Korean J Ophthalmol > Volume 32(4); 2018 > Article
Park, Lee, Kim, and Kim: Predicting Factor of Visual Outcome in Unilateral Idiopathic Cataract Surgery in Patients Aged 3 to 10 Years

Abstract

Purpose

To report the surgical results of unilateral pediatric cataracts from uncertain causes in relatively older children and to identify factors related to better visual outcomes.

Methods

We retrospectively evaluated the medical records of 39 patients who underwent surgery between the ages of 3 and 10 years for unilateral pediatric cataracts of no known cause. All patients underwent primary intraocular lens implantation and postoperative amblyopia treatment. A postoperative final visual acuity better than 20 / 30 was considered to be a good visual outcome.

Results

The mean age of patients was 6.0 ± 1.8 years at the time of surgery. The mean preoperative visual acuity was 1.07 ± 0.71 logarithm of the minimum angle of resolution (range, 0.15 to 3.00), while the mean final postoperative visual acuity was 0.47 ± 0.54 logarithm of the minimum angle of resolution (range, 0.00 to 2.00). Of 39 patients, 18 (46.2%) achieved a good visual outcome. Only the preoperative visual acuity maintained a significant association with a good visual outcome according to our multivariate analysis (p = 0.040). A preoperative visual acuity of 20 / 100 or better was found to increase the chance of achieving a good visual outcome by 13.79-fold (95% confidence interval, 1.13 to 167.58).

Conclusions

The visual outcome of unilateral pediatric cataract surgery for cataracts with no specific cause identified in patients after three years of age could be satisfactory, especially with a preoperative visual acuity of 20 / 100 or better.

Despite developments in surgical techniques and intraocular lenses, the management of unilateral pediatric cataracts is still clinically challenging. Better visual outcomes are usually obtained with early surgical correction and vigorous amblyopia treatment [1,2,3,4]. The critical period for surgical treatment of unilateral congenital cataract was reported to be within the range of 6 to 17 weeks in several studies [1,2,3].
In general, pediatric cataract patients under three years of age who require surgery under general endotracheal anesthesia are referred to tertiary hospitals. However, screening tests for visual acuity are not easy to administer to patients who are less than three years old, and diagnoses of cataract are rare in clinical practice. Therefore, children with decreased visual acuity who have been diagnosed with cataract undergo cataract surgery much later than the reported critical period (between 6 and 17 weeks of age) for congenital cataract surgery. However, good postoperative visual function in pediatric cataract surgery requires careful surgical treatment, early correction of refractive errors, and rigorous attention to the postoperative treatment of amblyopia. Previous studies have reported that the prognosis of unilateral pediatric cataract is even less favorable [3,4]. The results of the surgery in our hospital, however, have not been always less favorable, even when the morphology of the cataracts indicates that they are congenital. The purpose of this study was to evaluate the results of surgery for unilateral pediatric cataract of uncertain cause in our hospital and to analyze factors related to a better visual outcome.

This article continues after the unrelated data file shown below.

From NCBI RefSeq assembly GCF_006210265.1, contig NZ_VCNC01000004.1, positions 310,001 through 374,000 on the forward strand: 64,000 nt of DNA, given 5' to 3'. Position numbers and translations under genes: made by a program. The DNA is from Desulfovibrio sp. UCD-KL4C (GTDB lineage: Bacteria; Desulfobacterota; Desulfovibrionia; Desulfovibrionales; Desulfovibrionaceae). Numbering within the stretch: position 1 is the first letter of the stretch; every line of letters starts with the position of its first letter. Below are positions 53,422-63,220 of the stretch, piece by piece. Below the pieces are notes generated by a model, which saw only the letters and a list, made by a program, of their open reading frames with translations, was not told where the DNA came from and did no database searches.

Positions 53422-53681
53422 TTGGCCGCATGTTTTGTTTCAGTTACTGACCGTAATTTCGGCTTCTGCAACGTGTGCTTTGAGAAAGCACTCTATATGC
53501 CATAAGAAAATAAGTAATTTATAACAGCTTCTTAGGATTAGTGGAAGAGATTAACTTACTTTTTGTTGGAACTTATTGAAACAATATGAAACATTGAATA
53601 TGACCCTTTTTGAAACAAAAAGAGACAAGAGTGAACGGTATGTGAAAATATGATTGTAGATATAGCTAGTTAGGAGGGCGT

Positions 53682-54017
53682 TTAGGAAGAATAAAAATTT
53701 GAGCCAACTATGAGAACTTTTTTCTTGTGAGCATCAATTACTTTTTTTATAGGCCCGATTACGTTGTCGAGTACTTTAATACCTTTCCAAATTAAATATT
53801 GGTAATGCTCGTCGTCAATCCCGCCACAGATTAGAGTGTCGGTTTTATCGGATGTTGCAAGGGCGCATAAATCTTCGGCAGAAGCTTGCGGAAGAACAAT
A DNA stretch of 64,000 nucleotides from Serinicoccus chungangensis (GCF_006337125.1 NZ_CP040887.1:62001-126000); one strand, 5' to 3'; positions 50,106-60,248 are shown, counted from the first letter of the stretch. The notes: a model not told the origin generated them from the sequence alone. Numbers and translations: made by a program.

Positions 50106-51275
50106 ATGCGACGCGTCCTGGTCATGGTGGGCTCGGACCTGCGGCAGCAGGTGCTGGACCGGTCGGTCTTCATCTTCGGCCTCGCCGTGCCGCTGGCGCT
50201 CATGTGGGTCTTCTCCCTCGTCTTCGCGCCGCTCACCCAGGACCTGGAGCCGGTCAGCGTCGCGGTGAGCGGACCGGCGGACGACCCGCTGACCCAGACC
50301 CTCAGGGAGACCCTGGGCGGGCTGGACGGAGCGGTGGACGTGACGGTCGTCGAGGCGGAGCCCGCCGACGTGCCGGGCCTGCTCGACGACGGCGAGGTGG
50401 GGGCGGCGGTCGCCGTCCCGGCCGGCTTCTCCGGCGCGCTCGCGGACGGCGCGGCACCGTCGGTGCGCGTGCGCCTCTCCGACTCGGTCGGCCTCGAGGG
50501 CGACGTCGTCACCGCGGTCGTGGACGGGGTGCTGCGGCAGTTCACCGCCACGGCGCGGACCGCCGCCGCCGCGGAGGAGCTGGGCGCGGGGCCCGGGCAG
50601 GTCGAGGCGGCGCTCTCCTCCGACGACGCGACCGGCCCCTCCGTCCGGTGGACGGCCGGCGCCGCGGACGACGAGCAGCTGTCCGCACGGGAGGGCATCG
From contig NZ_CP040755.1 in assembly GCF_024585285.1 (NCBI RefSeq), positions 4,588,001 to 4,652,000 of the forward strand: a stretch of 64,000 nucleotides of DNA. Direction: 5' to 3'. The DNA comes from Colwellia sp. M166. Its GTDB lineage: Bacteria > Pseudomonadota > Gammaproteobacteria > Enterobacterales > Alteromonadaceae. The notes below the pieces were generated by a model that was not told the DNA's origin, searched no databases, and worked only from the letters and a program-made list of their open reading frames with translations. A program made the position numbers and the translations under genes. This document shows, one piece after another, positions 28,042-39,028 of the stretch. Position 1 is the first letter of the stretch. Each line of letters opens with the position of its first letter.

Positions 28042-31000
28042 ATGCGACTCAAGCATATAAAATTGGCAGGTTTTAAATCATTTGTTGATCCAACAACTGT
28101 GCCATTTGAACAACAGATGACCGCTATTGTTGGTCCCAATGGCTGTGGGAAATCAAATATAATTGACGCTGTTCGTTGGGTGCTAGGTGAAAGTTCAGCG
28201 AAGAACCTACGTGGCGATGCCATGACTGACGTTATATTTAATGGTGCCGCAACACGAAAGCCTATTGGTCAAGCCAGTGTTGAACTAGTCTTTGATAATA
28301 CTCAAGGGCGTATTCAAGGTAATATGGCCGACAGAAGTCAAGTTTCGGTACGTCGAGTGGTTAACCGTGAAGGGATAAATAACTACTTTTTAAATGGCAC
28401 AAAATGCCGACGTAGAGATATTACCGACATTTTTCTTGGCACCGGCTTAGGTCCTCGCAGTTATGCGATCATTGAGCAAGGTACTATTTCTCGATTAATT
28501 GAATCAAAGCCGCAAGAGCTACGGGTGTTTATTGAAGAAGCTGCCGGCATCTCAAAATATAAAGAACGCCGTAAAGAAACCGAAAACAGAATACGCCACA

Materials and Methods

This retrospective study was conducted at the Department of Ophthalmology of Kim's Eye Hospital at Konyang University. The study protocol was approved by the institutional review board at Kim's Eye Hospital in Seoul, Korea (B-2011-001). All procedures conformed to the guidelines of the Declaration of Helsinki. Patients were informed of the study objectives and the examination processes and were asked to provide written consent. We retrospectively reviewed the medical records of patients who underwent surgery for pediatric cataract (age range, 3 to 10 years old) at Kim's Eye Hospital between 1 January 2001 and 31 December 2010. We identified 104 patients without history of previous intraocular surgery. Patients were excluded if they had bilateral cataracts, traumatic cataract, ocular abnormalities unrelated to cataract, or any developmental delays. Prospective patients were also excluded if their postoperative follow-up period was less than one year in length (Fig. 1).
Patients typically underwent cataract surgery within four months of diagnosis. Surgery was performed when the patient recognized decreased subjective and objective visual accuity due to cataract and after consulting with their parents. All surgeries were performed by one experienced surgeon (BYK). Under general anesthesia, anterior continuous curvilinear capsulorhexis, lens aspiration, posterior continuous curvilinear capsulorhexis, and anterior dry vitrectomy were performed through either a limbal or a scleral tunnel incision. An intraocular lens (IOL) is traditionally implanted in the capsular bag; in cases of polymethyl methacrylate IOL (Single-piece Polymethyl Methacrylate Posterior Chamber IOL 604A Rayner; Rayner, East Sussex, UK), the IOL optic was captured through a posterior continuous curvilinear capsulorhexis opening. In recent years, IOLs have been implanted in the sulcus to simplify later replacement. The power of the IOL was calculated using the SRK-II formula, and the target refraction was determined according to age and refractive error of the fellow eye and modified to minimize anisometropia. The refraction goals of IOL target diopters were adjusted according to age as follows: 3 to 5 years, +2 to +3; 5 to 7 years, +1 to +2; 7 to 10 years, plano to +1.00. The IOL target diopters were adjusted according to refractive error of the fellow eye, in addition, there was no more than ±1 diopter difference when the targeting diopters were more myopic compared with the fellow eye. The incision was closed with 10-0 nylon sutures.